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It is a large tree, growing to a height of 30–50 m and a trunk diameter of over 2 m, which makes it the largest poplar species in the Americas. It is normally fairly short-lived, but some trees may live for up to 400 years (Forbes 2006). A cottonwood discovered in Haines, Alaska set the national record at 101 ft (31 m) tall and 32.5 ft (9.9 m) around. The bark is grey and covered with lenticels, becoming thick and deeply fissured on old trees. The bark can become hard enough to cause sparks when cut with a chainsaw. The stem is grey in the older parts and light brown in younger parts. The crown is usually roughly conical and quite dense. In large trees the lower branches droop downwards. Spur shoots are common. The wood has a light coloring and a straight grain. The leaves are 7–20 cm long with a glossy dark green upper side and glaucous light grey-green underside; larger leaves, up to 30 cm long, may be produced on stump sprouts and very vigorous young trees. The leaves are alternate, elliptic with a crenate margin and an acute tip, and reticulate venation (see leaf terminology). The petiole is reddish. The buds are conical, long, narrow and sticky, with a strong balsam scent in spring when they open. P. trichocarpa has an extensive and aggressive root system, which can invade and damage drainage systems. Sometimes the roots can even damage the foundations of buildings by drying out the soil.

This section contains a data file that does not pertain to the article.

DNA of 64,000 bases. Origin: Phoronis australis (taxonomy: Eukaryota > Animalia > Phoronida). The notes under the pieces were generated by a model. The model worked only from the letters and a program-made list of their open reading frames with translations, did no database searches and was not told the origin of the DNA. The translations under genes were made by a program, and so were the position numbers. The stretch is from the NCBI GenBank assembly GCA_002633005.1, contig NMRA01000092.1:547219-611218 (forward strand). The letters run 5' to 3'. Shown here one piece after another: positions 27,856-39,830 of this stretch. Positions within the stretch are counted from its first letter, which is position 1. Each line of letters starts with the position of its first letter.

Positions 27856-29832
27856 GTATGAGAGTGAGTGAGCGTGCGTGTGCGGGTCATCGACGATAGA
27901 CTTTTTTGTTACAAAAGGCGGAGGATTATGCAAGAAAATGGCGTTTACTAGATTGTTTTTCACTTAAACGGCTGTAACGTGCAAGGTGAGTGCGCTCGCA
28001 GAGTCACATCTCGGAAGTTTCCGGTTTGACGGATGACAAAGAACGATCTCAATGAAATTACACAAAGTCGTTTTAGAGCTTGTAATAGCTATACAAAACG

Thrive on the ash flats from Mt. St. Helens